Arimar took his product to numerous shop owners and resorts, like in the true story above. In the beginning days of his cooperative, he struggled to sell his product to weary shop owners who had not seen Arimar’s purse designs before. Yet Arimar's determination to make his business thrive, and the creativity he employs to continue growth, set him apart from other entrepreneurs and business owners in the Brazilian Amazon, where timely follow-through and long-term, goal-oriented hard work are difficult skills to come by.
Today, Arimar has taken a step back from being the leader of Couro Ecológico, but he still plays an active role handling the majority of its marketing and sales. He also serves as a strong role model and motivator for Couro Ecológico artisans, who sometimes struggle with follow-through and dedication. For instance, when electricity came to Maguary, artisans left to build hotels and inns for the potential boom in tourism. This left a labor shortage within the cooperative, making it difficult to fulfill orders. Arimar and the remaining artisans focused on slow, sustained growth and stabilizing production methods to see Couro Ecológico through this difficult time. His ability to keep those last artisans motivated and productive, despite the draw of what some deemed obvious economic opportunity, is a profound ability and a masterful skill that CEN and Arimar hope to spread across the Brazilian Amazon.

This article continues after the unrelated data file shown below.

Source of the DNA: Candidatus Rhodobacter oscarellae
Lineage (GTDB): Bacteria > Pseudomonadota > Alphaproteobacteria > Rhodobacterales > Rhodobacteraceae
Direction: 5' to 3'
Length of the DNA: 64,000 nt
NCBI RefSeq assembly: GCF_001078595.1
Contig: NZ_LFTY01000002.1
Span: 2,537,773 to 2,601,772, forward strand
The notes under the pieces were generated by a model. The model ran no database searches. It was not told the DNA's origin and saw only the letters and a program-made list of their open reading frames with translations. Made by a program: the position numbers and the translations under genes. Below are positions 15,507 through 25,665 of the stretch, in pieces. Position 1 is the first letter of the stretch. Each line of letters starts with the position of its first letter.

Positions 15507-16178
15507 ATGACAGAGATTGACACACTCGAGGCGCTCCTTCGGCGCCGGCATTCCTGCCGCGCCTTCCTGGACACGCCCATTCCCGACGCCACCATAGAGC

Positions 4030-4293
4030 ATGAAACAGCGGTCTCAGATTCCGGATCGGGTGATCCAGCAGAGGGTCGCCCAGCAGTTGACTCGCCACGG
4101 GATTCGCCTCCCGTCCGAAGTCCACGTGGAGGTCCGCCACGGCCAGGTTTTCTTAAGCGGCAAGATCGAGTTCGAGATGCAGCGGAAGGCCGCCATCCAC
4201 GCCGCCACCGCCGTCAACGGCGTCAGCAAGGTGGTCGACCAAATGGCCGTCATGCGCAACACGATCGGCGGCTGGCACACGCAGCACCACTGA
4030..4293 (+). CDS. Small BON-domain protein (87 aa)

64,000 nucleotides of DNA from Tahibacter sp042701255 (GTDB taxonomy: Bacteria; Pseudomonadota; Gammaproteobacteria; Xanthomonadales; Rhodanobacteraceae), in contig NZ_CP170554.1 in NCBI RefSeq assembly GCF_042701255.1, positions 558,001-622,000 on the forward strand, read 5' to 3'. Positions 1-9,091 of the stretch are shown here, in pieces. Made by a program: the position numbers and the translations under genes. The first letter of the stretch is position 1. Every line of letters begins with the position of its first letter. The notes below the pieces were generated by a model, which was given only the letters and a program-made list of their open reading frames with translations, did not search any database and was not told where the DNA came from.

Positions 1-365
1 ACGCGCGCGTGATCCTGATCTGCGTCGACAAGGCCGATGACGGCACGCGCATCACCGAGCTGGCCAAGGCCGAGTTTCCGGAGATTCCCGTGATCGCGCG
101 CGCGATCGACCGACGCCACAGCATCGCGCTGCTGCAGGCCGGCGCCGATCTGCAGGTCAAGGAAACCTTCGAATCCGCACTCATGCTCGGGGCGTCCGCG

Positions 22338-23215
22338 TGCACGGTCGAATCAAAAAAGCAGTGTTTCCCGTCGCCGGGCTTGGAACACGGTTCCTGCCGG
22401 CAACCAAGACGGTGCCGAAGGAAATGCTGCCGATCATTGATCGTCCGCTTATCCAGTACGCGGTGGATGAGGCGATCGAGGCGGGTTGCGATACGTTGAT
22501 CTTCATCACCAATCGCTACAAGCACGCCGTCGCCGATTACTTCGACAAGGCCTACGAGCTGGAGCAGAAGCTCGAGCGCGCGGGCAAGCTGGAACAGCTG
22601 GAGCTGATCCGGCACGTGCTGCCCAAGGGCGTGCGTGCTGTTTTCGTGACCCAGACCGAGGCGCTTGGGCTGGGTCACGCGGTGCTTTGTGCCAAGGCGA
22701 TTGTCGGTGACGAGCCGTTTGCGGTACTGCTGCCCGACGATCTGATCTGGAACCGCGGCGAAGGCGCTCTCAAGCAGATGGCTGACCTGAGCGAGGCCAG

Arimar dedicates most of his time to his own personal business, developing new product lines and experimenting with other ways to produce rubber, while continuing to develop better business techniques and vocational skills. Arimar and CEN are currently working to develop standardized production methods to make Couro Ecológico products more desirable for shop owners. One simple way Arimar and CEN have accomplished this is by standardizing product models and colors so shop owners and consumers know what to expect from the product line.
CEN and Arimar are also working on developing a reliable process for orders from the United States. In the past, an order that came from abroad might not have arrived exactly as buyers expected since the artisans would pretty much send whichever styles or colors they produced. By standardizing colors and offering a catalog of styles, buyers can now be assured that the products they order match what they intended to order, without sacrificing the one-of-a-kind character that is a big part of the allure of the product.